# Memorylessness

For the use of the term in materials science see hysteresis.

In probability theory, memorylessness is a property of certain probability distributions: the exponential distributions and the geometric distributions, wherein any derived probability from a set of random samples is distinct and has no information (i.e. "memory") of earlier samples.

For example, suppose a die is thrown as many times as it takes to get a "1", so that the probability of "success" on each trial is 1/6, and the random variable X is the number of times the die must be thrown. Then X has a geometric distribution, and the conditional probability that the die must be thrown at least four more times to get a "1", given that it has already been thrown 10 times without a "1" appearing, is no different from the original probability that the die would be thrown at least four times. In effect, the random process does not "remember" how many failures have occurred so far.

## Discrete memorylessness

Suppose X is a discrete random variable whose values lie in the set { 0, 1, 2, ... } or in the set { 1, 2, 3, ... }. The probability distribution of X is memoryless precisely if for any x, y in { 0, 1, 2, ... } or in { 1, 2, 3, ... }, (as the case may be), we have

${\displaystyle \Pr(X>x+y\mid X>x)=\Pr(X>y).}$

Here, Pr(X > x + y | X > x) denotes the conditional probability that the value of X is larger than x + y, given that it is larger than x.

It can readily be shown that the only probability distributions that enjoy this discrete memorylessness are geometric distributions. These are the distributions of the number of independent Bernoulli trials needed to get one "success", with a fixed probability p of "success" on each trial.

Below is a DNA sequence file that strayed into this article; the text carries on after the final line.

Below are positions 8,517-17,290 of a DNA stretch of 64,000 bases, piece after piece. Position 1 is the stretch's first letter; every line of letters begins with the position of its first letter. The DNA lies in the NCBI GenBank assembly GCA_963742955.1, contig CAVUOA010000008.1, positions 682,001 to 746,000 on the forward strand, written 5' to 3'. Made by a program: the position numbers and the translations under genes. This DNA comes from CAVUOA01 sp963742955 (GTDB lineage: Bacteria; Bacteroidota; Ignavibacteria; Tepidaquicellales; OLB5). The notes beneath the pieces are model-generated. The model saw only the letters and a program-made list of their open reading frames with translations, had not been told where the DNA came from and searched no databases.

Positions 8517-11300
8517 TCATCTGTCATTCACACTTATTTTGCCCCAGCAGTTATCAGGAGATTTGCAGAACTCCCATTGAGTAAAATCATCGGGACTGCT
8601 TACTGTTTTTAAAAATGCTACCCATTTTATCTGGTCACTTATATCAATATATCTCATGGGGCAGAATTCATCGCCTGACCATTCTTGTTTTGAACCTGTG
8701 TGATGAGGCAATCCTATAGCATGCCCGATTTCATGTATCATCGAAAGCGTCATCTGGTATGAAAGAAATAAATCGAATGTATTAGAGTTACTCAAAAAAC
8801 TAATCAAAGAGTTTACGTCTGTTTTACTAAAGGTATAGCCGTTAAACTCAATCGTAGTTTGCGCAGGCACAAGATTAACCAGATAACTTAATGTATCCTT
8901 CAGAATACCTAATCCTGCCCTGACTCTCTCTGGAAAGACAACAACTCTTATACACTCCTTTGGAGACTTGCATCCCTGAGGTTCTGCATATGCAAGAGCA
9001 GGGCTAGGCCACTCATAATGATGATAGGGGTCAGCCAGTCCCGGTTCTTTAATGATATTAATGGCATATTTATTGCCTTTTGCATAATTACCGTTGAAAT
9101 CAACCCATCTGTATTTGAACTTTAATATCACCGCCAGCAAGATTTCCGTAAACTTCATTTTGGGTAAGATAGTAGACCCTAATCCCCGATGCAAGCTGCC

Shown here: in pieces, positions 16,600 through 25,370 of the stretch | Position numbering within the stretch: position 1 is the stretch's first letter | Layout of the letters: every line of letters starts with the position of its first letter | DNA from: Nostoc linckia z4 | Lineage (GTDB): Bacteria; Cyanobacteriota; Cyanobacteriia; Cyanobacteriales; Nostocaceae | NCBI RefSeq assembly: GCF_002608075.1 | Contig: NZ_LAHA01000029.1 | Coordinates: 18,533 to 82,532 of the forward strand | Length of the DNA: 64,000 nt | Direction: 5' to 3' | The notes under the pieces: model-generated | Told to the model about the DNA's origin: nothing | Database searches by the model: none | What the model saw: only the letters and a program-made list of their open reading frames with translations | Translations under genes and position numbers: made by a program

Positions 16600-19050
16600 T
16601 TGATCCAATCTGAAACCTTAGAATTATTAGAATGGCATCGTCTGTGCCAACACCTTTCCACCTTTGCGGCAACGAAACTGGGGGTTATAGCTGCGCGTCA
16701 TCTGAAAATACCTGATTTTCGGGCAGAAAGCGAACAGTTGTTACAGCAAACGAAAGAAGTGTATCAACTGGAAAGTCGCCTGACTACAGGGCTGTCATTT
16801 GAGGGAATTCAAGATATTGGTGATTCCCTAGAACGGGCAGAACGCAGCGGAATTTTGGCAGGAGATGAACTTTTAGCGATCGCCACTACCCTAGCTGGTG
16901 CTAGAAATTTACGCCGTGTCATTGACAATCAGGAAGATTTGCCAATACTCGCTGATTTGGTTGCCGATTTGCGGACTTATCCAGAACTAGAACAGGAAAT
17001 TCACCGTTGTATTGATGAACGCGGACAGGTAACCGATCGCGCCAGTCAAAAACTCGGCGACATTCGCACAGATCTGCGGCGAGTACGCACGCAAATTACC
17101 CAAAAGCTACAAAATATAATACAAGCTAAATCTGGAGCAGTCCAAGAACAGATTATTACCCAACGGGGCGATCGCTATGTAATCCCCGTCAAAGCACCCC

### A frequent misunderstanding

Memorylessness is often misunderstood by students taking courses on probability: the fact that Pr(X > 13 | X > 10) = Pr(X > 3) does not mean that the events X > 13 and X > 10 are independent; i.e. it does not mean that Pr(X > 13 | X > 10) = Pr(X > 13). To summarize: "memorylessness" of the probability distribution of the number of trials X until the first success means

${\displaystyle \mathrm {(Right)} \ \Pr(X>13\mid X>10)=\Pr(X>3).\,}$

It does not mean

${\displaystyle \mathrm {(Wrong)} \ \Pr(X>13\mid X>10)=\Pr(X>13).\,}$

(That would be independence. These two events are not independent.)

## Continuous memorylessness

Suppose that rather than considering the discrete number of trials until the first "success", we consider continuous waiting time T until the arrival of the first phone call at a switchboard. To say that the probability distribution of T is memoryless means that for any positive real numbers s and t, we have

${\displaystyle \Pr(T>t+s\mid T>t)=\Pr(T>s).\,}$

This is similar to the discrete version except that s and t are constrained only to be positive (or sometimes non-negative) real numbers instead of integers.

## Characterization by memorylessness

Memorylessness completely characterizes the exponential distributions, i.e. the only probability distributions that enjoy (continuous) memorylessness are the exponential distributions.

To see this, first let

${\displaystyle G(t)=\Pr(X>t).\,}$

Then basic laws of probability quickly imply that G(t) gets smaller as t gets bigger. From the relation

${\displaystyle \Pr(X>t+s|X>t)=\Pr(X>s)\,}$

and the definition of conditional probability, we get

${\displaystyle {\Pr(X>t+s) \over \Pr(X>t)}=\Pr(X>s).}$

Thus we have the functional equation

${\displaystyle G(t+s)=G(t)G(s)\,}$

and G is a monotone decreasing function.

The functional equation alone will imply that G restricted to rational multiples of any particular number is an exponential function. Combined with the fact that G is monotone, this implies G on its whole domain is an exponential function.